One member of the Hare Krishna movement in Vrindavan said he “had never seen the community so silent”.

Lila’s family and friends are angry about the way the Indian media have portrayed the murder. The first newspaper reports of the attack said Lila was 27 years old, not 17, and described the pair as lovers.

Several days after the attack a headline in The Times of India said “Aussie girl shot by ‘lover’ dies” and reported that police suspect Lila and her killer “had had an affair”.

The family vehemently deny this and claim authorities are trying to protect the reputation of the killer’s family by suggesting the attack was a somewhat understandable crime of passion.

One of Lila’s Indian friends, a 21-year old Hare Krishna called Bhaanu, is furious that the media overstated her age and implied that she was of “bad character”.

“They had it completely wrong,” he said.

Manning says that a few days before Singh shot Lila he raped her and threatened to kill her if she told anyone. She labelled him a “stalker and a psychopath”.

Manning says the family had complained to police about Singh’s unwanted attention but they did nothing.

Local authorities have shut the book on the investigation into Lila’s death.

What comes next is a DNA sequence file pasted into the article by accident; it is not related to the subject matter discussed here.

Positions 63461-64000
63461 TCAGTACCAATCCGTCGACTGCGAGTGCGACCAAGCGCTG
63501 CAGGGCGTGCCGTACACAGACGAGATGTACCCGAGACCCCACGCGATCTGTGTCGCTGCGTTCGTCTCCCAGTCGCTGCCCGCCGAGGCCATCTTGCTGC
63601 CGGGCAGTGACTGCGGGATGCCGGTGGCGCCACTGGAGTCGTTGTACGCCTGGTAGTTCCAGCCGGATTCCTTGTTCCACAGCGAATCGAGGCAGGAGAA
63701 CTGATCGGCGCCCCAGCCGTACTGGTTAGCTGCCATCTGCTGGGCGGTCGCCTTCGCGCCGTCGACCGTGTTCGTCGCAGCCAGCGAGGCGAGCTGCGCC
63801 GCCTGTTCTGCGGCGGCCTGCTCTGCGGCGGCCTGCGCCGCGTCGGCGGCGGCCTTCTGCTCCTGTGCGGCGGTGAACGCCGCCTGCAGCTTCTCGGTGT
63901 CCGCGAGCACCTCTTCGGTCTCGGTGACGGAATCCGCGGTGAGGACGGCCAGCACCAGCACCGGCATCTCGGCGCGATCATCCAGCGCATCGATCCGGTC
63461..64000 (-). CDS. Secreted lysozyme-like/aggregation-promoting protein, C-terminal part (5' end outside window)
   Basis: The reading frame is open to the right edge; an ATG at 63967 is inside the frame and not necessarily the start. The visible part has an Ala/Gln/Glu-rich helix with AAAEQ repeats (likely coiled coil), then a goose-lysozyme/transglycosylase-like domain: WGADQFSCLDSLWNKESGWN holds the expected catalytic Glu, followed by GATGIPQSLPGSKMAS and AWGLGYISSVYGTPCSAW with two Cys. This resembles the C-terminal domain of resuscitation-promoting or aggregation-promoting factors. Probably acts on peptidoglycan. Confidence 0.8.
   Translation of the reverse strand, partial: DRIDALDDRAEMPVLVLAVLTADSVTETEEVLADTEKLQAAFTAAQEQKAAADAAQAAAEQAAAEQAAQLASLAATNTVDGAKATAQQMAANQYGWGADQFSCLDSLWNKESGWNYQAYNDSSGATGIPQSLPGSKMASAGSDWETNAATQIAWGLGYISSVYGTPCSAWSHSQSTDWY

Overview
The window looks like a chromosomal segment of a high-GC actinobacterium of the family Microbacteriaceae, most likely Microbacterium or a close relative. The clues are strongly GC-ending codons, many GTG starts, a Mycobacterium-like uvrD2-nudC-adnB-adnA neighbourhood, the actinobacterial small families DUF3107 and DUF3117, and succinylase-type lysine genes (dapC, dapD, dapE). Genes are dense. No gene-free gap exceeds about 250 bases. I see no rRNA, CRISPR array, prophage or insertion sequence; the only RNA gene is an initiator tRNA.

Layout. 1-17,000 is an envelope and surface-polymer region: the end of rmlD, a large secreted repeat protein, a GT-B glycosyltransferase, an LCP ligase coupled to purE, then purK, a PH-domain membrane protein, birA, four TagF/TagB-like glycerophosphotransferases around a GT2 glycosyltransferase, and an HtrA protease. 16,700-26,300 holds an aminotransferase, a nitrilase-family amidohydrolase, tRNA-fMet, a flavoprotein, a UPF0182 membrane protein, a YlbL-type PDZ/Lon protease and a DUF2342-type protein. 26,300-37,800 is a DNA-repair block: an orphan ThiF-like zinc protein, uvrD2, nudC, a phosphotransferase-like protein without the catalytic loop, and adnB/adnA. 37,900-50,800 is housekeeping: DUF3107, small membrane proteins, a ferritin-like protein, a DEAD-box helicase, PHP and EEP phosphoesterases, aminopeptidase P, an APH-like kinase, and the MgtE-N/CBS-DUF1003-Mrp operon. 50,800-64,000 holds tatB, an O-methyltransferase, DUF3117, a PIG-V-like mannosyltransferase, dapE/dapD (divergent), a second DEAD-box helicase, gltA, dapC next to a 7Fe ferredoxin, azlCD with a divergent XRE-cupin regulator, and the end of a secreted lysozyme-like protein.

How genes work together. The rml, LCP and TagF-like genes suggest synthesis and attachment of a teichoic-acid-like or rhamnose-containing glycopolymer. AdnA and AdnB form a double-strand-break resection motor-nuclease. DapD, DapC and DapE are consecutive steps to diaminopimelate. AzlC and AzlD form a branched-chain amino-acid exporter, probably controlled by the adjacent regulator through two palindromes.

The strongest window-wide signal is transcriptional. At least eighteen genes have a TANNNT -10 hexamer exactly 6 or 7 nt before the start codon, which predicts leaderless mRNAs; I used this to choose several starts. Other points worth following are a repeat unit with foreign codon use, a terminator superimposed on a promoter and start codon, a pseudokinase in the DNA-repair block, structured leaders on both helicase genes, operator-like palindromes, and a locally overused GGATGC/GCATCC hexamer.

The police senior superintendent in the area, R.K. Chaturvedi, says because the murderer is dead “no further action in this case is possible”.

That is not good enough for Manning.

She wants her daughter’s death more fully investigated.

“This is a cover up,” she says.

According to Manning, parts of Uttar Pradesh state, where Vrindavan is located, are like “the Wild West” because law enforcement had been made ineffective by corruption. She plans to launch a worldwide petition in memory of Lila, calling on the Indian Government to introduce stricter gun control and more effective law enforcement in places like Vrindavan.

“If that could happen I’d be satisfied that finally something good has come out of all this,” she said.

Manning sees a parallel with her family’s experience in an episode from the ancient Indian epic, The Ramayana.

In that story, the wicked king Ravana wants to possess Sita, the pure and loyal wife of the deity Ram. Ravana schemes to abduct the virtuous Sita by luring Ram away from his wife. While Ram is absent, Ravana approaches Sita’s house and tricks her into walking outside by posing as a beggar needing food. He then snatched the defenceless Sita away.

Manning feels something similar has happened in Vrindavan: “Our own beautiful Sita has been taken by an evil Ravana.”

A multimedia presentation of Anandalila’s funeral can be viewed here.